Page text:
The nation’s number of smokers has declined over the past three years, but their average daily consumption of cigarettes has increased over the same period, a Department of Health report shows.
The department released the report to mark the third anniversary of the Tobacco Hazards Prevention Act (菸害防制法), which took effect on Jan. 11, 2009.
The report said the number of smokers shrank by 420,000 over the past three years, but per capita daily consumption has increased to 18.9 cigarettes.
The act greatly expanded the categories of mandatory smoke-free places to include indoor public places and indoor workplaces with a staff of three or more people.
Feng Chung-yi (馮宗蟻), a researcher at the Bureau of Health promotion’s Health Education Center, said the center had conducted an extensive survey to examine the impact of the Tobacco Hazards Prevention Act on smoking.
Citing the survey, Feng said about 90 percent of respondents felt that the act has had a positive impact on the campaign to create a smoke-free environment.
Reported exposure to second-hand smoke in public places declined from 23.7 percent in 2008 to 8.2 percent last year, the survey showed.
However, 10 percent of respondents still said they had been -exposed to second-hand smoke in public places, Feng said.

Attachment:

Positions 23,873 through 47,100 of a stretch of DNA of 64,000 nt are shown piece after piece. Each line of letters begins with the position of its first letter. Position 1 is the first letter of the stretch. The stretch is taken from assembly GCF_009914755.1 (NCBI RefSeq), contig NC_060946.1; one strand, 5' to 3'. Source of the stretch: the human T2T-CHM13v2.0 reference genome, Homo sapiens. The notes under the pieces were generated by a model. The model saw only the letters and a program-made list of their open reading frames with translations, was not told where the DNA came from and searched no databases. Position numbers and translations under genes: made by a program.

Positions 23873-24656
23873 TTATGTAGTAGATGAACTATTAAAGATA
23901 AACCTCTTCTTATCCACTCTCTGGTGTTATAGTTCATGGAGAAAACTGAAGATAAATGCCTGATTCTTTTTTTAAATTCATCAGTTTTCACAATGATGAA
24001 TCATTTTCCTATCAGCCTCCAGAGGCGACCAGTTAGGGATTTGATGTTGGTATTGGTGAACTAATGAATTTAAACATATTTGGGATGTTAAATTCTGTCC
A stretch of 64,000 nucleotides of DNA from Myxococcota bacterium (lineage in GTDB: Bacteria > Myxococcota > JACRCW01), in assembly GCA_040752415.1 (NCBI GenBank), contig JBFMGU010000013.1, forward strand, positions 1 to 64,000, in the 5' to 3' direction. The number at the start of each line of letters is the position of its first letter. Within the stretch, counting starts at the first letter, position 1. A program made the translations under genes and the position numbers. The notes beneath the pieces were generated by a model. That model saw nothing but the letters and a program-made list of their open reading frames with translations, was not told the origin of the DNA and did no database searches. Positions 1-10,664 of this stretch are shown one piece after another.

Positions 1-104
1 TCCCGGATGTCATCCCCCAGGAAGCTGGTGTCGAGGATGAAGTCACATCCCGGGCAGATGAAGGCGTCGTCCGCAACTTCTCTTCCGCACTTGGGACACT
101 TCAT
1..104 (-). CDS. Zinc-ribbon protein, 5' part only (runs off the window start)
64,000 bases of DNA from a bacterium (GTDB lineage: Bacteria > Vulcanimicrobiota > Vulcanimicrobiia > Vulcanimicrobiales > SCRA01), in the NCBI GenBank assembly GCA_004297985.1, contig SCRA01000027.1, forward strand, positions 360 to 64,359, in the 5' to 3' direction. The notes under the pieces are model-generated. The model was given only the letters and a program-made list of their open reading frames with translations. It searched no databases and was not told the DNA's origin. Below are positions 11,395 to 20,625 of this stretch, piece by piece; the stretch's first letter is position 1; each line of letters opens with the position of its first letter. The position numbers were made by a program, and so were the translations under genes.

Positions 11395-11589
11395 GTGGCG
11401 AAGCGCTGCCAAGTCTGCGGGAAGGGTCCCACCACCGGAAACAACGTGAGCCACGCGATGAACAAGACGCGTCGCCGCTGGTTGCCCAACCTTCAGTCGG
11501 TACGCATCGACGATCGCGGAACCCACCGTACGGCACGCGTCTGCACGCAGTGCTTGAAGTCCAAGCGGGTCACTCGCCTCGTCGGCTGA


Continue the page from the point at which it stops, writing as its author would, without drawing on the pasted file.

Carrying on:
The survey also showed that exposure to second-hand smoke in workplaces dropped from 32.1 percent in 2008 to 19.9 percent last year, while the ratio of second-hand smoke exposure in households fell from 27.2 percent to 19.9 percent during the same period.
“The figures indicate that the effort to ban smoking in major public places has partially paid off, but there is still ample room for improvements in eliminating exposure to second-hand smoke in homes and workplaces,” Feng said.
The number of smokers aged over 18 has fallen by an estimated 420,000 since the implementation of the stricter anti-smoking law three years ago.
However, there are signs of an upward trend in cigarette consumption, Feng said.
The health bureau study showed that average daily consumption of increased to 18.9 cigarettes last year from 18.1 in 2010. The figure for male smokers rose to 20 last year.
“Quitting smoking is not easy. Although the number of smokers has declined, total cigarette consumption has increased because smokers are consuming more,” Feng said.
Statistics released by the Ministry of Finance showed that as of the end of October, total cigarette consumption had reached 1.56 billion packs last year, a 4.7 percent increase year-on-year.
Over the past three years, city and county health bureaus have conducted 3.35 million inspections and collected more than NT$50 million (US$1.7 million) in fines for violations of the anti-smoking law.
In the first 11 months of last year, 4,880 people were fined or disciplined for smoking in smoke-free areas.